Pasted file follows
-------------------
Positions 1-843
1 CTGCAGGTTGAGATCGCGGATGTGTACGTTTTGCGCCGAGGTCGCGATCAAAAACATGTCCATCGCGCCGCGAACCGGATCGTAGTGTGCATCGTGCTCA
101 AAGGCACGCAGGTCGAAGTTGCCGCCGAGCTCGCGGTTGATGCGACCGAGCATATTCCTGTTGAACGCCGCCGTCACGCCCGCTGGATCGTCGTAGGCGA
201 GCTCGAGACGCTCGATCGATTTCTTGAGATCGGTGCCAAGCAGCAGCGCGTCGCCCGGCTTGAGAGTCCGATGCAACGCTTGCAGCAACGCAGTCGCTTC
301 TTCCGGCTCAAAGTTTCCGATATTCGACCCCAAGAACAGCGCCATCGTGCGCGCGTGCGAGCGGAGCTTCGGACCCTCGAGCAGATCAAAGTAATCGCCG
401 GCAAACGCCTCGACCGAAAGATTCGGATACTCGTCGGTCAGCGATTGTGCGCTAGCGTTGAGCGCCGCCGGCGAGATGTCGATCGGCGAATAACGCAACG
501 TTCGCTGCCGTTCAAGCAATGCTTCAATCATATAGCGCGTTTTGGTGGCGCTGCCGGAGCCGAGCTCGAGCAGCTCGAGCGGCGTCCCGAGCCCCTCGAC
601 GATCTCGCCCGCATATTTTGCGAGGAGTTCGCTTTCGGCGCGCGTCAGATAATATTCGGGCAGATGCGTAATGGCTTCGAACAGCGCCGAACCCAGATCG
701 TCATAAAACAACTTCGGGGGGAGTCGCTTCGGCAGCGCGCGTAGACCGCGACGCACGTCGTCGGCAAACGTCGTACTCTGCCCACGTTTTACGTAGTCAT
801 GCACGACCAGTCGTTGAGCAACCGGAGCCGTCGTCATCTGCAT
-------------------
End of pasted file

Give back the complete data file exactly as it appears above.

Positions 1-843
1 CTGCAGGTTGAGATCGCGGATGTGTACGTTTTGCGCCGAGGTCGCGATCAAAAACATGTCCATCGCGCCGCGAACCGGATCGTAGTGTGCATCGTGCTCA
101 AAGGCACGCAGGTCGAAGTTGCCGCCGAGCTCGCGGTTGATGCGACCGAGCATATTCCTGTTGAACGCCGCCGTCACGCCCGCTGGATCGTCGTAGGCGA
201 GCTCGAGACGCTCGATCGATTTCTTGAGATCGGTGCCAAGCAGCAGCGCGTCGCCCGGCTTGAGAGTCCGATGCAACGCTTGCAGCAACGCAGTCGCTTC
301 TTCCGGCTCAAAGTTTCCGATATTCGACCCCAAGAACAGCGCCATCGTGCGCGCGTGCGAGCGGAGCTTCGGACCCTCGAGCAGATCAAAGTAATCGCCG
401 GCAAACGCCTCGACCGAAAGATTCGGATACTCGTCGGTCAGCGATTGTGCGCTAGCGTTGAGCGCCGCCGGCGAGATGTCGATCGGCGAATAACGCAACG
501 TTCGCTGCCGTTCAAGCAATGCTTCAATCATATAGCGCGTTTTGGTGGCGCTGCCGGAGCCGAGCTCGAGCAGCTCGAGCGGCGTCCCGAGCCCCTCGAC
601 GATCTCGCCCGCATATTTTGCGAGGAGTTCGCTTTCGGCGCGCGTCAGATAATATTCGGGCAGATGCGTAATGGCTTCGAACAGCGCCGAACCCAGATCG
701 TCATAAAACAACTTCGGGGGGAGTCGCTTCGGCAGCGCGCGTAGACCGCGACGCACGTCGTCGGCAAACGTCGTACTCTGCCCACGTTTTACGTAGTCAT
801 GCACGACCAGTCGTTGAGCAACCGGAGCCGTCGTCATCTGCAT